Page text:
#2 The ".38" round in question was not the .38 today. It was an earlier incarnation of the .38, not the .38 special. While not my first choice for going up against an enraged drugged out Moro tribesman (I'd prefer to be hiding behind a squadron of Knights Templar in full armor...while holding a M-14...with friends holding M-14's...with air cover...) a .38 Special DPX or Gold Dot would probably serve adaquately.

                      Comment


                      • #12
                        Originally posted by Mitchell_in_CT
                        #1 The Phillipine warriors were on drugs. Their are numerous instances today of people on drugs soaking up buckshot rounds before they collapse.

                        #2 The ".38" round in question was not the .38 today. It was an earlier incarnation of the .38, not the .38 special. While not my first choice for going up against an enraged drugged out Moro tribesman (I'd prefer to be hiding behind a squadron of Knights Templar in full armor...while holding a M-14...with friends holding M-14's...with air cover...) a .38 Special DPX or Gold Dot would probably serve adaquately.
                        00 buckshot has 9 or 12 pellets , depending on if it's a magnum or not, but they're .32 caliber in diameter. A .45 cal. fmj military spec bullet is 230 grains, weighing slightly over half a ounce vs your .38 at 125 or 158 gr. We're not talking high performance rounds, because Cor-bon and Gold dot and others make plus p loads for the .45 as well. We're talking about a half ounce bullet running about 850 feet per second,a very effective anti- personnel round, which is what is was designed for. FYI, some years back DOJ did a study and came to the conclusion that the 10mm was the ideal choice, ideal choice #2 was the .45 ACP, especially after the issues with the 1006 and the recoil, thats how the .40 was developed, a short 10mm. But to get back to the subject, the correct answer to the question is ".45"

                        Comment


                        • #13
                          Don't get caught up on this "stopping power" non-sense. It'll get you killed. Concentrate on shot placement. There is a reason we are taught body armor drills....

                          .38, .22, 9mm, 10mm, .40, .45 hell just about anything in the right spot will cause serious damage. As far as energy transfer, combine speed with weight and that will tell you how much energy transfer you'll have, but that alone does not necessarily equal greater "Stopping power".....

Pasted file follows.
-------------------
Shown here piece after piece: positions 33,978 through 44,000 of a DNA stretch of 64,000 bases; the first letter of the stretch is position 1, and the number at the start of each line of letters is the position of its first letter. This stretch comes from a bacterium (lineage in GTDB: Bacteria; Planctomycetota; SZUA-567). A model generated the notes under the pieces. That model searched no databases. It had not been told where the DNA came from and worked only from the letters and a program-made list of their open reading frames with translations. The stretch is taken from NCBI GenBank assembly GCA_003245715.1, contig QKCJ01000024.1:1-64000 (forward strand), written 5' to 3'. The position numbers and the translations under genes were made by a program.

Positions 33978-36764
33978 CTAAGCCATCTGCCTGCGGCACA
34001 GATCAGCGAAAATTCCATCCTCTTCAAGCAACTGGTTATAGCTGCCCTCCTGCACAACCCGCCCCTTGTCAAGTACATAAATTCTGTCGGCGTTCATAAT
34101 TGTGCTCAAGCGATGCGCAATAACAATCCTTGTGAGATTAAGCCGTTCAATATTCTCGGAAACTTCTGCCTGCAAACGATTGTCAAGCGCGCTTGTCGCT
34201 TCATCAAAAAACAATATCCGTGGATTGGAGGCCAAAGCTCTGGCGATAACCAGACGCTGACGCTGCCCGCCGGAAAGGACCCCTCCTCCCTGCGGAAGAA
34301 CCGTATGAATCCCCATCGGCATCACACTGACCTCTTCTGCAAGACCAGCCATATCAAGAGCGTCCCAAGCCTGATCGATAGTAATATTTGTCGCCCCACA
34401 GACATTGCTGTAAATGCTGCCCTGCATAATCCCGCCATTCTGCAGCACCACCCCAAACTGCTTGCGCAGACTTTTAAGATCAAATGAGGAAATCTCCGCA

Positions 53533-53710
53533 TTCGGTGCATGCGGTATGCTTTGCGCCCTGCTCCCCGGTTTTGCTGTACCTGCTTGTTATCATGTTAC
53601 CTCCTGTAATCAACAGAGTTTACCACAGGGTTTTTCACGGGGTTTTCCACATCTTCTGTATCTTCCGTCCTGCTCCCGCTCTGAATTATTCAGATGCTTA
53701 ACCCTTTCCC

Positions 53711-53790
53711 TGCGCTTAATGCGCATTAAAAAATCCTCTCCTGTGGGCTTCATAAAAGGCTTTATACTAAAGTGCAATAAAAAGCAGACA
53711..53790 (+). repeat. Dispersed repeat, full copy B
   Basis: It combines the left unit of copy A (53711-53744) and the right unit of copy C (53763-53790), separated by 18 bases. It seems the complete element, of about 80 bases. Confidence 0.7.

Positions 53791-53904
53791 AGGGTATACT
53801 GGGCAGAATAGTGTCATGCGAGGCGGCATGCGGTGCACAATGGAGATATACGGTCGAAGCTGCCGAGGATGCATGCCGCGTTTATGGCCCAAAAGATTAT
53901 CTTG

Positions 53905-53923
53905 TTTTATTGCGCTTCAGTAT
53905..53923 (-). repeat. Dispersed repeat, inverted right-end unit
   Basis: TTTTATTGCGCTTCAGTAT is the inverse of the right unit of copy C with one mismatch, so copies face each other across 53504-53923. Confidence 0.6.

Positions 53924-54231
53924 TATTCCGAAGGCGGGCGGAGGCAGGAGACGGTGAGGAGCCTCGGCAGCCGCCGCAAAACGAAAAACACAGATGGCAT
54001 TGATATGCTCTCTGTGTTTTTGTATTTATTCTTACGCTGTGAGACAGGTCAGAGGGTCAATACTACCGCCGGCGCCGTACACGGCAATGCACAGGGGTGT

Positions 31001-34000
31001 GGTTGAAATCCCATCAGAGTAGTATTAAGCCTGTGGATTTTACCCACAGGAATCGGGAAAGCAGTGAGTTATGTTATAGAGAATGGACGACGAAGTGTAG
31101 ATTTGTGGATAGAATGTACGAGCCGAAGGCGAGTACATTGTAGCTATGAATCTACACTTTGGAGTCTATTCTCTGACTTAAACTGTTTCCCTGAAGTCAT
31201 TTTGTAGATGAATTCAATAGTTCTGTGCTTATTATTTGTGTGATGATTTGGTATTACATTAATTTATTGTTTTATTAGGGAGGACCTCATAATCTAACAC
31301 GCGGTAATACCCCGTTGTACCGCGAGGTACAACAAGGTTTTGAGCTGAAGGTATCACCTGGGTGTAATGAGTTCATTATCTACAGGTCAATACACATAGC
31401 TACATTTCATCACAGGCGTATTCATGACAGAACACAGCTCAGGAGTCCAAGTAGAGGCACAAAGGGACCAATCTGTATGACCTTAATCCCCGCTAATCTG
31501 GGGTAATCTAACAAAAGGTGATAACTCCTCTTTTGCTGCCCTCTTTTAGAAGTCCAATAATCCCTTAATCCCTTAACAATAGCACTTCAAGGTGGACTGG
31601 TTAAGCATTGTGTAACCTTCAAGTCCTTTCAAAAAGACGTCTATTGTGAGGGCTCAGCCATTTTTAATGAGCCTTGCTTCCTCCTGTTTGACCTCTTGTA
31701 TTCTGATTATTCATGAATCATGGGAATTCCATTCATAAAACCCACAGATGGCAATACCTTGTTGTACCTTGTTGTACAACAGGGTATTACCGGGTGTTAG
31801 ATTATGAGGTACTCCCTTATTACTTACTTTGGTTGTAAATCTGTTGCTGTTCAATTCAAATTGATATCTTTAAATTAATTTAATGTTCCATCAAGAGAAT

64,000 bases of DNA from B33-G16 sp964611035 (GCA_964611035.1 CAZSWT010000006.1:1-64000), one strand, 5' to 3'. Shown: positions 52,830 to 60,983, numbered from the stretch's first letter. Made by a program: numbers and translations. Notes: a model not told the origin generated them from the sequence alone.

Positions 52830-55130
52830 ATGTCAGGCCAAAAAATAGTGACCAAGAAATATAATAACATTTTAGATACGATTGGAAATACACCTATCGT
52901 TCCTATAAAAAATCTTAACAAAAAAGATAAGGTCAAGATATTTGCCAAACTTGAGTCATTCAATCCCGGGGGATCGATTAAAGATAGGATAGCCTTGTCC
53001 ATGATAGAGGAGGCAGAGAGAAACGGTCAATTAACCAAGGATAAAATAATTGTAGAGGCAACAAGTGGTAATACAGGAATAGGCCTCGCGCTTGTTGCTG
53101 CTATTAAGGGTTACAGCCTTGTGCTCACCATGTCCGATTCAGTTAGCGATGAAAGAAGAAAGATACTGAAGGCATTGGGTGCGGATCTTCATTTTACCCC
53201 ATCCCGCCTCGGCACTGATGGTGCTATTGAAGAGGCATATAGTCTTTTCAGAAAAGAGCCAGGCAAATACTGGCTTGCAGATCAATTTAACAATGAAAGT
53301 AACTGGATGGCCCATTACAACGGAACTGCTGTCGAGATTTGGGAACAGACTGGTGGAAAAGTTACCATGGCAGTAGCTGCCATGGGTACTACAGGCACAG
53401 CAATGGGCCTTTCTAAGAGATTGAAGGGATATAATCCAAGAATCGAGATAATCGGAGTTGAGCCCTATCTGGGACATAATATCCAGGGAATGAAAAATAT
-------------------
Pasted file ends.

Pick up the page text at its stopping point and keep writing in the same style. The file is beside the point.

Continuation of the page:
Only disruption of the spinal column/ceribal cortex is guarenteed to stop someone.

                          Center mass, spinal column shots in the upper chest/neck.

                          That is the way I train.

                          Comment


                          • #14
                            I was told that "stopping" a person can be accomplished by a sudden and massive drop in blood pressure (loses consiousness) or sever nerves that control the body, i.e. head shot, spinal column severed or damaged. It is physically IMPOSSIBLE to knock a person down with something that moves so fast and small that it travels through your body. I invite you to email your local college physics professor and ask them is a bullet fired from a handgun can knock someone down. It is just not possible.

                            Put your rounds in the chest, if that fails put one in the cranial vault. They will eventually fall. But it is not like TV. A deputy in a neighboring county was shot 5 times with a glock 21 (.45) caliber, ONCE IN THE FACE, three in the chest (had vest on) once in the leg which cause a wound to his thigh and calf, shattering his lower leg. He lived and killed the bad guy, returned to full duty a few months later. They both were on the ground facing each other, firing 15 feet apart. It's not like the movies, people may die from being shot, but they don't just fall down, that is crap. Ask any officer who has been in a shooting. Just keep putting them center mass.